Vito Rizzuto, the erstwhile head of the Sicilian Mafia in Canada and once the most powerful figure in Montreal's underworld, arrived at a Toronto airport Friday night, hours after being released from a Colorado prison.
His Air Canada flight departed around 8:22 p.m. ET and touched down at 10:41 p.m. at Pearson International Airport. Passengers on the flight from Denver reported a heavy police presence, with officers in full body armour inside the secure arrivals gate to greet Rizzuto.
Peel Regional Police Const. George Tudos told CBC News the police presence was there to ensure Rizzuto's arrival to Toronto and departure from the plane went smoothly.
A reporter from Radio-Canada was on the flight and captured exclusive video of Rizzuto. Rizzuto sat at the back of the plane surrounded by four agents and was the last to get off the aircraft.
Rizzuto had been released from the federal prison in Colorado around 9:30 a.m. ET and taken into custody by U.S. Immigration and Customs Enforcement agents, who deported him back to Canada.
Rizzuto completed his sentence Friday for his role in the 1981 murders of three renegade captains of the Bonanno crime family, one of New York's five big Sicilian Mafia clans.
He was arrested in Montreal in 2004 and extradited to the United States, then sentenced to 10 years after pleading guilty to racketeering charges in 2007 stemming from the crime. With credit for time served during his extradition process, Rizzuto was eligible for statutory early release this week.
CBC's the fifth estate looked into the bloody war in Montreal's criminal underworld that has seen several Mob bosses taken out in bone-chilling fashion, including Vito Rizzuto's father, Nicolo Rizzuto. Watch the episode here.
The man once known as Montreal's Teflon Don, for his success at dodging the law, cannot stay in the U.S., because he is not a citizen.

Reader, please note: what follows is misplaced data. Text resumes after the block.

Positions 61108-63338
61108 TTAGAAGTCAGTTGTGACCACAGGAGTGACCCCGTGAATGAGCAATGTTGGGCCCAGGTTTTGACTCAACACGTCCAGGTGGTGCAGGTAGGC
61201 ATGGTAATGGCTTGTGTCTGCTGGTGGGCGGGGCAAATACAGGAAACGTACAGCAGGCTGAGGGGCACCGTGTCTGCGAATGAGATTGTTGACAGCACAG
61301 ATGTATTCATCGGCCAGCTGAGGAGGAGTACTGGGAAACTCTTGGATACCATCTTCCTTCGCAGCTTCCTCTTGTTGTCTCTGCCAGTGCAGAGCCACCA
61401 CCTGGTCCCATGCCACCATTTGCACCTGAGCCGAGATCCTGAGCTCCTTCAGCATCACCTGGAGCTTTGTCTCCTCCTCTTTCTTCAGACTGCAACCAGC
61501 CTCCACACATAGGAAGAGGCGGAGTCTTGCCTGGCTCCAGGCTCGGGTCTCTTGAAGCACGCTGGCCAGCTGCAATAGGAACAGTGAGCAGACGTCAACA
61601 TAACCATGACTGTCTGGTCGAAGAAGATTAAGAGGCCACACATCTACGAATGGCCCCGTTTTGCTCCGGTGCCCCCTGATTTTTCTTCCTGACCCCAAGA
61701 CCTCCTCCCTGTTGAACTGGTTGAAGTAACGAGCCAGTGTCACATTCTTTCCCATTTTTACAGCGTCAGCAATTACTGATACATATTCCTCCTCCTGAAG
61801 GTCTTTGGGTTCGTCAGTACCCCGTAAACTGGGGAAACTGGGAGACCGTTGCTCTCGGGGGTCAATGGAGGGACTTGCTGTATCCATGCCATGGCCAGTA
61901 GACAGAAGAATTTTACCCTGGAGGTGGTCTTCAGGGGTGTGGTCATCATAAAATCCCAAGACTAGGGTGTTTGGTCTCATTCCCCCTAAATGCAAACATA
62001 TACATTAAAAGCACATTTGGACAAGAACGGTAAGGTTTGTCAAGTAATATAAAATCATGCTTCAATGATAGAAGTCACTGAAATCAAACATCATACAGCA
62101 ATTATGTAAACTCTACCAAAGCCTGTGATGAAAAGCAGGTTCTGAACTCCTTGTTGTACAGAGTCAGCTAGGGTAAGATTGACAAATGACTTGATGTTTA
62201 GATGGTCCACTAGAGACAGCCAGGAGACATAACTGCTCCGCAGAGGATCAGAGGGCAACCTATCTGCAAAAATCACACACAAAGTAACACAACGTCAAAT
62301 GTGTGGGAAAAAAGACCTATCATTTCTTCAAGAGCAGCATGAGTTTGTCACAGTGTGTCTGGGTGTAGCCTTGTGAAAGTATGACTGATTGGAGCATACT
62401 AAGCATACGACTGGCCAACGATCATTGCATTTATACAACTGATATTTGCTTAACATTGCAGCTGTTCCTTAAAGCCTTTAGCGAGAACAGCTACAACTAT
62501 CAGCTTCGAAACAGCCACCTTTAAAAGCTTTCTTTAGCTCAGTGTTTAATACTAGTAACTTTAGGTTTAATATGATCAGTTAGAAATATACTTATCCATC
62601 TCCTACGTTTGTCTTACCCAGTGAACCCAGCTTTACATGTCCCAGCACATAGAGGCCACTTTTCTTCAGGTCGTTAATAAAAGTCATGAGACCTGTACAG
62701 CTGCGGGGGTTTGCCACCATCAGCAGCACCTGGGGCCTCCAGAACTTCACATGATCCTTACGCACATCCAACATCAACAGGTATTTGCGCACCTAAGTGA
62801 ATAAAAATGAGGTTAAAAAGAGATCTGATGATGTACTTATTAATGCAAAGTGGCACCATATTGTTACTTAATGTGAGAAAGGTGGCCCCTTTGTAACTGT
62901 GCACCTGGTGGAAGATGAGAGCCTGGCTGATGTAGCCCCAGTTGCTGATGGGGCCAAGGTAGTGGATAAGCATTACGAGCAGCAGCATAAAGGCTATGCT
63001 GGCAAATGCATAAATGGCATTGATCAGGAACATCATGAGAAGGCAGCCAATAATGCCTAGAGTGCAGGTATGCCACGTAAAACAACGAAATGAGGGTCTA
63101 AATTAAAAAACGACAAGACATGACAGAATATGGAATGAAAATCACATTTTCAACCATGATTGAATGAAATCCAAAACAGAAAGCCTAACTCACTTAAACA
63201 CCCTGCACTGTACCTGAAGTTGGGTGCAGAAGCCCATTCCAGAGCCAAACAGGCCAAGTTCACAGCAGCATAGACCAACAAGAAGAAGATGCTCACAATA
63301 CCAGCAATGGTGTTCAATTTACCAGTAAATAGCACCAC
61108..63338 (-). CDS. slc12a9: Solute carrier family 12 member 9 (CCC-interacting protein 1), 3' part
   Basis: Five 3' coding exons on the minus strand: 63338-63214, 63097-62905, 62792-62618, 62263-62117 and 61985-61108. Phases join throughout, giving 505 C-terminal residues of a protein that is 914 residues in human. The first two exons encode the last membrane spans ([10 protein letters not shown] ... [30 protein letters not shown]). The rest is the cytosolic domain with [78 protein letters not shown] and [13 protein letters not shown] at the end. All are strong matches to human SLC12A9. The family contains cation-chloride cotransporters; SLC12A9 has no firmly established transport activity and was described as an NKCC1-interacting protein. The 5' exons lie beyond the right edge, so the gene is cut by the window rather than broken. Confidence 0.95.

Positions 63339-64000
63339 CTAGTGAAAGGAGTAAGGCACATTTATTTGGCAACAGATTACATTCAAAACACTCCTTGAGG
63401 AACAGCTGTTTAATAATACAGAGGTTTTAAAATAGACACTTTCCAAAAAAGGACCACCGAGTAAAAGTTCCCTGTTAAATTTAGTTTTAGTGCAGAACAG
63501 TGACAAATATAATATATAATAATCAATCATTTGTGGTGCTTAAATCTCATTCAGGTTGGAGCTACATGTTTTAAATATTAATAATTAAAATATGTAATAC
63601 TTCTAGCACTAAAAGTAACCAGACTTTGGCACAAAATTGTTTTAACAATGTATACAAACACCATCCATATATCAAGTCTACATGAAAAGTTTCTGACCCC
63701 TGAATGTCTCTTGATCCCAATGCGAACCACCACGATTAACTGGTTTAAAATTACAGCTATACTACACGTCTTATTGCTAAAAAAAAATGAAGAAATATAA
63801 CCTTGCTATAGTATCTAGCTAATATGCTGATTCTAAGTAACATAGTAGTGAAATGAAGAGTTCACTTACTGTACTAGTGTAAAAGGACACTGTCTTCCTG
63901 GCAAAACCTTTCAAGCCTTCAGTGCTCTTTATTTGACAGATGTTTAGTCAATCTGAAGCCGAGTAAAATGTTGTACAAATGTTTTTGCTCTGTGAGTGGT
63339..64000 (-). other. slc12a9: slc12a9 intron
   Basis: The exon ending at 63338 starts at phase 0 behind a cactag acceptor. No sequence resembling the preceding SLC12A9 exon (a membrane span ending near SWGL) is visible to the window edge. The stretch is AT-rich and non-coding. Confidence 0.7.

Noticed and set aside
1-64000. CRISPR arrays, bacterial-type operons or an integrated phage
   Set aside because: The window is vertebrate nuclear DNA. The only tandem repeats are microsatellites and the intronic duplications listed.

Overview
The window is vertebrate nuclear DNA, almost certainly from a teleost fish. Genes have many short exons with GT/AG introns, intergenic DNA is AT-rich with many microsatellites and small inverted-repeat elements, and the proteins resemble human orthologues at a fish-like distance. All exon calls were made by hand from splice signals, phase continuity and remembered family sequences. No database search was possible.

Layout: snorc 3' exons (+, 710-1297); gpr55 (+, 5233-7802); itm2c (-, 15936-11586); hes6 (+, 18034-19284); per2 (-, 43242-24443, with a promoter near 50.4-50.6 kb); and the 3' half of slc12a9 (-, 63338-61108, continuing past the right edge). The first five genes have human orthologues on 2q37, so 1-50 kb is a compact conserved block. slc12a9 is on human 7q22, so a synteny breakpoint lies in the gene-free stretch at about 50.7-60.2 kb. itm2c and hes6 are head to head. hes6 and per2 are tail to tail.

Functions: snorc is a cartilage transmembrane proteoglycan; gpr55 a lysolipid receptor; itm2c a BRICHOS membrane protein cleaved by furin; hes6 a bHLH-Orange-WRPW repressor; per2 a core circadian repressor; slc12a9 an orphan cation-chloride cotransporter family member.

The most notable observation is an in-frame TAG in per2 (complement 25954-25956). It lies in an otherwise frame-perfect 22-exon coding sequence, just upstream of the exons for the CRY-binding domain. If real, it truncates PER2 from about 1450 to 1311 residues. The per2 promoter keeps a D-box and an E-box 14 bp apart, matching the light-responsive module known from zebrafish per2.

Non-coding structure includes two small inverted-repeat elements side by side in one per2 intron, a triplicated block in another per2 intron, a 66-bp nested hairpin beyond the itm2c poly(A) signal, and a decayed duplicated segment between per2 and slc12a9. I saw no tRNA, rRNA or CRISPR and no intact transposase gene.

While the Montreal Mob has grabbed more headlines in recent years, some crime experts and police believe the Toronto area's Mafiosi are more wealthy and powerful, if less prominent. Italian authorities say Ontario has become a base for the Calabrian Mafia, or 'Ndrangheta — particularly for money-laundering.
"It is 10 years since we told the Canadians to pay attention because 'Ndrangheta is very present in Canada, mostly in Toronto," Italian prosecutor Nicola Gratteri told Radio-Canada in a report earlier this week.
Father and son dead
The landscape in Canada will be much different from when Rizzuto left. His son Nick Rizzuto Jr. was gunned down on a Montreal street in 2009. His father, Nicolo Rizzuto Sr., was assassinated in his home by a sniper the next year. His former consigliere is missing and presumed dead, and many of his associates are behind bars.
It has been suggested that the Canadian arm of the Calabrian Mafia — the very criminal organization that the Sicily-born Rizzuto once vanquished in his rise to power in Montreal — was behind the crimes as it exacted revenge and retook its old turf.
If so, the ex-don of Montreal could be walking into a hornet's nest by settling in the Ontario capital — though the move could also be part of a deliberate plot to avenge his family members' murders.
There's also the risk he could be re-arrested, if not immediately after crossing the border, then soon.
Italy issued an arrest warrant for him in 2005 on accusations he tried to use ill-gotten gains to land a role in the contract to build the Strait of Messina Bridge from Sicily to the mainland.
Another warrant stemming from raids carried out in Europe in 2007 tied Rizzuto to a vast financial empire. Police seized 22 companies and froze $690 million in assets, and sought the arrest of a number of Rizzuto associates from Montreal whose names and images have floated around Quebec's corruption inquiry over the last few weeks.
But Italy's Justice Ministry won't say whether it has requested Rizzuto's extradition to face charges. Italian officials had prepared an extradition request to the Americans a few years ago, but it was deemed inappropriate because Rizzuto was only in the U.S. due to Canada's agreement to extradite him there.
One thing is clear: with the Quebec corruption inquiry, known as the Charbonneau commission, in full swing, Rizzuto's name won't be far from the headlines.
Over the past two weeks, the commission has heard explosive testimony about how construction executives colluded to decide ahead of time who would win the bidding on public contracts and at what price — and how they would pay a 2.5 per cent cut of the proceeds to the Rizzuto clan.
RCMP surveillance videos played at the hearings showed some of those executives handing over stacks of cash to Rizzuto's since-slain dad. Wiretaps caught everything from threats over unpaid debts to mundane chatter about a gift for a retiring businessman.